November 25, 2013 § Leave a comment
As technology advances, the art world has turned to microscopic analysis and pigment testing to buttress — or challenge — the judgments of a tiny club of experts whose opinions have long been treated as law. This pursuit of scientific validation has only deepened as art historians and institutions like the Pollock-Krasner Foundation, which shut down its authentication board in 1996, retreat from certifying art for fear of being sued.
But science has its limits. Paint or paper may help establish the date of a work, while hair and fibers can help pinpoint where it was made. A work’s provenance must also be verified. Still, connoisseurs — as well as most auction houses who rely on them — maintain that true authorship cannot be established without an expert evaluation of the composition and individual strokes that reveal an artist’s “signature.”
In this case, the difference of opinion could be worth millions. Unauthenticated, “Red, Black and Silver” would be listed as “attributed to Pollock” and carry an estimate of no more than $50,000, said Patricia G. Hambrecht, chief business development officer at Phillips auction house, where the painting is consigned. If judged a Pollock, the painting’s estimated value would soar to seven figures, she said.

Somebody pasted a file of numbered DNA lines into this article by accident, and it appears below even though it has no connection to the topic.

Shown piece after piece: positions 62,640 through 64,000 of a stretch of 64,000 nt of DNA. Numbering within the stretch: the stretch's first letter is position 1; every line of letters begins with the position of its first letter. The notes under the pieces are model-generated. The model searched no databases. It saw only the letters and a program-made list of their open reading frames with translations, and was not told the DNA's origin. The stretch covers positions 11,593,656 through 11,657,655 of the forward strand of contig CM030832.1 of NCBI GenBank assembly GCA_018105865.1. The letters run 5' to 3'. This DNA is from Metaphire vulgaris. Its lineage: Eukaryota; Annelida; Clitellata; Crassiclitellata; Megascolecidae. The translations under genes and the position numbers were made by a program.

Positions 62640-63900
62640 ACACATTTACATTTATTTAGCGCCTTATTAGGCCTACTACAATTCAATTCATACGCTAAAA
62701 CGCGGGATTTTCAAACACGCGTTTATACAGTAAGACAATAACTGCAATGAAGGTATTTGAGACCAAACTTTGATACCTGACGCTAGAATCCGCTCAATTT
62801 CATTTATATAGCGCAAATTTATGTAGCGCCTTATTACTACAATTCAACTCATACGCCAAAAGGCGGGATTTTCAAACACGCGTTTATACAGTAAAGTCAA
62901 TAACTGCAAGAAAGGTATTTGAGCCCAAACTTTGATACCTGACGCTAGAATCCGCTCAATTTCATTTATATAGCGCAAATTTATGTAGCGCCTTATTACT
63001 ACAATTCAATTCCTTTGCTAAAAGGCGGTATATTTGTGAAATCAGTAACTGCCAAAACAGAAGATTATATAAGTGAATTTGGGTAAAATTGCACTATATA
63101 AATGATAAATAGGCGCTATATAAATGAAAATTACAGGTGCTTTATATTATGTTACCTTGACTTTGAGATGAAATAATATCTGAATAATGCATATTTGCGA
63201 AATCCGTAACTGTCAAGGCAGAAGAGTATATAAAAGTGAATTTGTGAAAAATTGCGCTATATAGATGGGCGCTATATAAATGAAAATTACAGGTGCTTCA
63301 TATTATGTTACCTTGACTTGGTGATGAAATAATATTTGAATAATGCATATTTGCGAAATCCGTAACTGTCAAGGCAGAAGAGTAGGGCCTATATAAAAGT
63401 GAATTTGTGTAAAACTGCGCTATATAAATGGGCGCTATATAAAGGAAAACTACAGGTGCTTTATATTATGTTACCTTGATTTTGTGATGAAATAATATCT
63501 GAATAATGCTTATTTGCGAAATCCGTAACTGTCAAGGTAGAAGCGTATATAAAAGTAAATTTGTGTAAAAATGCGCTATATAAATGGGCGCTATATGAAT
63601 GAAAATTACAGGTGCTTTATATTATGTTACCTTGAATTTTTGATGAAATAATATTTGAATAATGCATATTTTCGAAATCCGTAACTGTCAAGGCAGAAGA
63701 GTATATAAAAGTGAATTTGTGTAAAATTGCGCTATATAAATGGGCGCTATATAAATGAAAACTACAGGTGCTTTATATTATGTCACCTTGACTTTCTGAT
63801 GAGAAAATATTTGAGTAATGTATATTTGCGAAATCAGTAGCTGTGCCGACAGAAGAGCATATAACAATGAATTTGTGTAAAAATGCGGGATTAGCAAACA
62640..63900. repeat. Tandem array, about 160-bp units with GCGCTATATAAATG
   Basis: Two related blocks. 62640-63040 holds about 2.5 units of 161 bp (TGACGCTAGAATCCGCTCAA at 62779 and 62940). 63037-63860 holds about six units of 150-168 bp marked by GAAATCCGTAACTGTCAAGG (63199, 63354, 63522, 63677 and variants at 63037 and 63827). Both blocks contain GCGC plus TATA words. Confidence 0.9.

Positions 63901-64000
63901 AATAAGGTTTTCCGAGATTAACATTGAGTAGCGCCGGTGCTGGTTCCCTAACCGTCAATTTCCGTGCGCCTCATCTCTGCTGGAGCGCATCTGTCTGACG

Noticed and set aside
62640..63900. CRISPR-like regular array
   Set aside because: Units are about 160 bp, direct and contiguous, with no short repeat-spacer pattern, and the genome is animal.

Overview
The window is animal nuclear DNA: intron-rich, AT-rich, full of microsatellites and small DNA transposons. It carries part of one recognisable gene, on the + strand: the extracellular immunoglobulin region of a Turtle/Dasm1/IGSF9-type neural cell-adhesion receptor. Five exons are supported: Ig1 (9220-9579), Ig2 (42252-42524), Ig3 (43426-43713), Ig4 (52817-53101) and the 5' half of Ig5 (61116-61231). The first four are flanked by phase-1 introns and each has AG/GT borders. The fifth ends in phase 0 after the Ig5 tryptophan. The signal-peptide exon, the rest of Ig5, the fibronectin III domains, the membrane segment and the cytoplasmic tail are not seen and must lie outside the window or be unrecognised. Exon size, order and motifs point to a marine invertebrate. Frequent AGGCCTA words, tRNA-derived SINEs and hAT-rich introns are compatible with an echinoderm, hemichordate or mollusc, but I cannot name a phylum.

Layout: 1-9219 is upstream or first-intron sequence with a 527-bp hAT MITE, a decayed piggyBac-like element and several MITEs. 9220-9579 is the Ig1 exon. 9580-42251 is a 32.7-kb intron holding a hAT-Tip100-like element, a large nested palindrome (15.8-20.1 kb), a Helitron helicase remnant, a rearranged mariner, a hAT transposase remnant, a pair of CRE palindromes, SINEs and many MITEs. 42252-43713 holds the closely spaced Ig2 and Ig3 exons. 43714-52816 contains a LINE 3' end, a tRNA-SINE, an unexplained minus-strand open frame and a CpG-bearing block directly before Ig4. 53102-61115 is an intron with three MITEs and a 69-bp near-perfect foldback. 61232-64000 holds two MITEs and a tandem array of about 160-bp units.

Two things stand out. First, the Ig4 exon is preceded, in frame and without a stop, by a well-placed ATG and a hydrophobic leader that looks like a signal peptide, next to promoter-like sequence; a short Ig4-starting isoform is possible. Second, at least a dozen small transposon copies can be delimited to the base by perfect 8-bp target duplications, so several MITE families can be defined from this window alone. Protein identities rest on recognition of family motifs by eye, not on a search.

Ms. Kligman’s account of the painting dates to the summer of 1956 when she was 26 and living in Pollock’s house in East Hampton, N.Y., after Krasner, having caught the lovers together, sailed for Europe. Pollock was in an alcoholic tailspin and hadn’t painted in two years. As Ms. Kligman detailed in a new introduction to the 1999 edition of her memoir, “Love Affair: A Memoir of Jackson Pollock,” the artist was on the lawn when she brought him his paint and the sticks he used. After he finished, he said, “Here’s your painting, your very own Pollock.”
A friend of Ms. Kligman’s, Bette Waldo Benedict, has said Ms. Kligman told her the same story at the time.
Art forensics have primarily concentrated on what a painting is made of. But Mr. Petraco, who has decades of experience with the New York Police Department crime lab and is now a professor at John Jay College of Criminal Justice, looked at what the painting contained: the dust, hairs, fibers or other detritus that might have fallen on the surface and under the paint.
Because Mr. Petraco, who holds a Ph.D. in theoretical chemistry, has more experience analyzing red blood than red paint, he decided to perfect his technique for removing materials without damaging the painting by making some Pollock-like drip paintings in his backyard in Massapequa Park, on Long Island. (It’s tougher than it looks, he confessed.)
Despite what one sees on television crime shows, hairs and threads cannot be traced to a specific individual or sweater, Mr. Petraco said. What builds a forensic case is not any single piece of evidence but a combination of consistent factors. In this case, Mr. Petraco said the clincher was discovering a polar bear hair, a rare find in a country that has banned the import of polar bear products for more than 40 years.
“Is there a polar bear in this story?” Mr. Petraco wondered. read more
CHART: Gregor Smith